Being responsible for the safety of other's children is a tremendous undertaking. In a Day Care setting where children come from many different families who have different ways of doing things and different tolerances there can be numerous challenges.
Because of those differences, you must establish your own expectations (rules) and tolerances for behavior. When it comes to "rough play" it is vital to stop it immediately and teach the child a more acceptable "appropriate play" or more simply "OK Play". In fact, when this occurs it may be beneficial to teach all of the children about "OK Play."
1. Show and Tell them what appropriate or "OK Play" is.
2. Have them practice it.
3. Reward them for practicing it right.
Be sure to give them a good reason for doing it the way you are describing. The number one reason is their own safety and also to make friends. Be sure to watch when children use "OK Play", label it and reinforce them with a high-five or pat on the back.
We suggest that this teaching take place daily, perhaps during your review of the rules each day at the beginning of the session.
After you have began this in your groups, prepare a note-home to all parents letting them know that this issue has come up and that it is being addressed and taught to in Day Care.
Ask for their support by discussing it at home with their children and monitoring the guidelines at home. All parents will not do this of course, but at least you have covered your bases.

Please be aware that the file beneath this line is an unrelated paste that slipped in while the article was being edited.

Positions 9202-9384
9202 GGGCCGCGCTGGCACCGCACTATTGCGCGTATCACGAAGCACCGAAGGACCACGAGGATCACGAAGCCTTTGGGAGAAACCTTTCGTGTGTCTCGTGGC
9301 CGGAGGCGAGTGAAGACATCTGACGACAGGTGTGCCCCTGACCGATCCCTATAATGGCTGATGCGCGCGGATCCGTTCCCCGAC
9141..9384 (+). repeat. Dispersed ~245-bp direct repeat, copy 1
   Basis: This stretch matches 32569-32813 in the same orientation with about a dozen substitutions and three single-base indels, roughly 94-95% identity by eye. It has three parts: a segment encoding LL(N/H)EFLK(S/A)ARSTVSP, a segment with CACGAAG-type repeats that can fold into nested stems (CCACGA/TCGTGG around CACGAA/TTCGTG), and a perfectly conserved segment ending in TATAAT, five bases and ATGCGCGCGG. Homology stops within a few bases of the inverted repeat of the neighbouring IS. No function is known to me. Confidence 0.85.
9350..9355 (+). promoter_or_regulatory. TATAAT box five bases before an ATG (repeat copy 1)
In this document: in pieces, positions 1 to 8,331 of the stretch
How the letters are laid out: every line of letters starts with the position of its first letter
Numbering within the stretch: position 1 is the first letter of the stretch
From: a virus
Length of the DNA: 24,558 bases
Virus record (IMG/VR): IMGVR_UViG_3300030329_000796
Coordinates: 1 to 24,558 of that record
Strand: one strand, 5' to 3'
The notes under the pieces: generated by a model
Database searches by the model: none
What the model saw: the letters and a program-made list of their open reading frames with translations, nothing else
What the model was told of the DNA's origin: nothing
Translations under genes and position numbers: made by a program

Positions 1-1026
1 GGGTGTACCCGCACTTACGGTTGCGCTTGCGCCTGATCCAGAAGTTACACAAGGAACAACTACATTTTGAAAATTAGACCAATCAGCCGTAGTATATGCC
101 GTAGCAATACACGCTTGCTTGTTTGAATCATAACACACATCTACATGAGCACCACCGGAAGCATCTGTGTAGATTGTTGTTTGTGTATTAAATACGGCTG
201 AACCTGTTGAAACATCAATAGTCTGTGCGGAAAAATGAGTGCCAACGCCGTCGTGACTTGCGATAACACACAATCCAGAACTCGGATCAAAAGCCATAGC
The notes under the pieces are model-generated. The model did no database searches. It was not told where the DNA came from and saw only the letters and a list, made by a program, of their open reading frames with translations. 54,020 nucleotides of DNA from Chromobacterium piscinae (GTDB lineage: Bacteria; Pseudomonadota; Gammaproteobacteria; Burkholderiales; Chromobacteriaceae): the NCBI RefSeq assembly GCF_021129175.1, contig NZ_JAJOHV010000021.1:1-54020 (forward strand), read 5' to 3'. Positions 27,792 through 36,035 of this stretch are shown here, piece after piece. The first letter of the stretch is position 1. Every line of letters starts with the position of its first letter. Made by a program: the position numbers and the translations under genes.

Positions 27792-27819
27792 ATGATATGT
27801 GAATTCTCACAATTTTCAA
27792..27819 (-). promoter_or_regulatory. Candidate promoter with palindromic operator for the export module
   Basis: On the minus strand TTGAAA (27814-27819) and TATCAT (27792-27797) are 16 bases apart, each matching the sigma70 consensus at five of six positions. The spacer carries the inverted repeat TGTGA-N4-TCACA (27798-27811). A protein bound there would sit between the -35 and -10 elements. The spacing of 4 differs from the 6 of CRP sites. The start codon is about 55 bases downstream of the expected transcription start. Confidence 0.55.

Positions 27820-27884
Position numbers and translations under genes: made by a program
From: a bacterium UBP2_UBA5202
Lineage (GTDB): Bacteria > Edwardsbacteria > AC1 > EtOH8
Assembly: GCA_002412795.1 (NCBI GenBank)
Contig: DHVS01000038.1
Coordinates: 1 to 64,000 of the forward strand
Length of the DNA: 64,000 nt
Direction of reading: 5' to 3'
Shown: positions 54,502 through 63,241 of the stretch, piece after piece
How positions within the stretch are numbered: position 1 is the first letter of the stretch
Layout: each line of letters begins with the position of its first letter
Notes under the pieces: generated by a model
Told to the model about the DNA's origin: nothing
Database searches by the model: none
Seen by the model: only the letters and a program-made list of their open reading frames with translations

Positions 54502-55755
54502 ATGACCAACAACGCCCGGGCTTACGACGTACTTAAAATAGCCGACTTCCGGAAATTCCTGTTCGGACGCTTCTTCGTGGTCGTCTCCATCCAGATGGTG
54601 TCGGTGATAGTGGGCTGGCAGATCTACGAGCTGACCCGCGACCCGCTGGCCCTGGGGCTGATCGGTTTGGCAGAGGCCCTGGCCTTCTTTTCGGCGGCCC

Hello! There was a situation like this in my son's preschool last year and I really liked how his teachers handled it. They talked to the boy and told him that at school there are different rules for playing than at home or at the park. They said the school rules were different because there were so many children at school and they didn't want anyone to get hurt or to feel scared or sad. Every time they spoke to him to remind him about the rules at school, they would name the school (so something like "James, at Oak School we don't play fighting games" or "At Oak School we don't play chasing games"). That way, the boy didn't feel like he could NEVER play that way again, and started to understand that it was just for the few hours he was in school.
Any time he didn't change his behavior after a teacher reminded him, he'd have to sit out for a few minutes.
They also made sure to give him a good alternative when they stopped him from rough housing ("At Oak school we don't play super hero games, but why don't you see how many times you can slide down the slide before recess is over?") And they made sure to give him lots of safe outlets for his energy (jumping up and down for a minute or doing jumping jacks).
In a very short amount of time he got much better. And he felt a lot better because he stopped being held out at recess and the other kids were more likely to play with him.